In an otherwise unremarkable September morning…we set off down New Jersey Avenue to begin my very first day of school.
I can’t remember the morning of my first day of kindergarten, what I did or wore. What I do remember is sitting for what felt like hours while the other children were being picked up and brought home. I remember watching as the pews emptied — my school was housed in an old church — and feeling completely forgotten.
I was five. I didn’t understand what was going on. My brain couldn’t comprehend the fact that my younger sister was being born and that a family friend was going to take me home. I don’t remember much about that first day; I couldn’t tell you what it was like to walk into my classroom for the first time, but I remember waiting in that sanctuary while it slowly emptied and the echoes quieted.
My second first day of school wasn’t as dramatic as the first, but it had its drama nonetheless. The summer before second grade, my family moved from Massachusetts down to Virginia. Having spent a nice two peaceful years in a school where my entire grade consisted of the ten other children in my class, I was shocked by everything about the public school system. There were twenty-six other children in my second grade classroom, and five second grade classes in the school. I was in a new place with new people, so many new people, and it was overwhelming.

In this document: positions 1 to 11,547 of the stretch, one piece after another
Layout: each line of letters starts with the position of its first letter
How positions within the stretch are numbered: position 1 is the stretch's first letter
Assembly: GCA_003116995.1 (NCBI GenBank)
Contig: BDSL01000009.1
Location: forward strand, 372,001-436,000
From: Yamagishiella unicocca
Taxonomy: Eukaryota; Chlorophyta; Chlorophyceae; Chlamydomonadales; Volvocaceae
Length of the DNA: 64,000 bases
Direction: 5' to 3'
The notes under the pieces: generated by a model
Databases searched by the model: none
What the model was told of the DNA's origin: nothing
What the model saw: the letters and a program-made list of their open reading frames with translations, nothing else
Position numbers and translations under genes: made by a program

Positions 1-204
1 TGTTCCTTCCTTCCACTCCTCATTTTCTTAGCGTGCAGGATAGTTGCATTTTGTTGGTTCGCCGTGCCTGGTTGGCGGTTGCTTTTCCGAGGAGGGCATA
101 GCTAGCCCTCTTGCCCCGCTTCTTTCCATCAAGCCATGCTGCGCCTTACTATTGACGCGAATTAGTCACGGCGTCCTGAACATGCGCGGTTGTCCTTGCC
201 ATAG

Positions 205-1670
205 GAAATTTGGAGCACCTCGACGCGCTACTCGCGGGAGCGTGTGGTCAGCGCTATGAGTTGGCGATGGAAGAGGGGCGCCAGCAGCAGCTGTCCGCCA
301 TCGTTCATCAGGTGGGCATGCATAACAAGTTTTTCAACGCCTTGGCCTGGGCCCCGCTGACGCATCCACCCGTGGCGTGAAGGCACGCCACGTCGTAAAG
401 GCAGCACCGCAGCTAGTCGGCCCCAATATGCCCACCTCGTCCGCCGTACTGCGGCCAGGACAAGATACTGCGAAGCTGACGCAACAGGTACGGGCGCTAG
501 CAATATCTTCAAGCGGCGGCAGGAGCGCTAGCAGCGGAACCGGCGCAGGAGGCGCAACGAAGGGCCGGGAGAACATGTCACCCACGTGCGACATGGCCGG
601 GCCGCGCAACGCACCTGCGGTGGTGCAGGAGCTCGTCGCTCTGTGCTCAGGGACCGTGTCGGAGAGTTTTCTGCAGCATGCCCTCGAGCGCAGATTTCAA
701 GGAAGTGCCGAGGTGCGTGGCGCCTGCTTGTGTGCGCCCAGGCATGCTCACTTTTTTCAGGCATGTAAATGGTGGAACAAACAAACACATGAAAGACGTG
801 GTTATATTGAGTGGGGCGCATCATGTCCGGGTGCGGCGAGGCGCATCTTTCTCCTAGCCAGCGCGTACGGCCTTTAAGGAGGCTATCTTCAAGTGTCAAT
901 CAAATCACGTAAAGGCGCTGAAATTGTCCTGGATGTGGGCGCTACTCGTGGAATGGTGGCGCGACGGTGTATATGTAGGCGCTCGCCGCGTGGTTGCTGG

I rode the bus for the first time that first day of second grade. I had on a bright pink collared shirt and a pink-and-green-patterned skirt (which now, looking back, seems fitting). It was all a far cry from the tiny school my mother drove me to every day back in Salem. There was no uniform, no small classes, no echoey hallways that smelled of age. Everything was utterly foreign to me.
My next first day of school was a dramatic change yet again. This time, there was no long move across the country, or a bevy of new classmates to be introduced to. That bright September day, as my former classmates boarded the bus, my brother, two years younger than me, and I climbed the stairs from our kitchen to the bonus room above our garage. The year I started fourth grade was the year my parents made the decision to start homeschooling.
I remember sitting excitedly beside my brother in the room now fondly dubbed “The Schoolroom” for the first time. I’d been school-supply shopping because even though I was home now, the ritual brought anticipation and excitement. I sat in that schoolroom for five years until my schoolroom moved to the desk in my bedroom.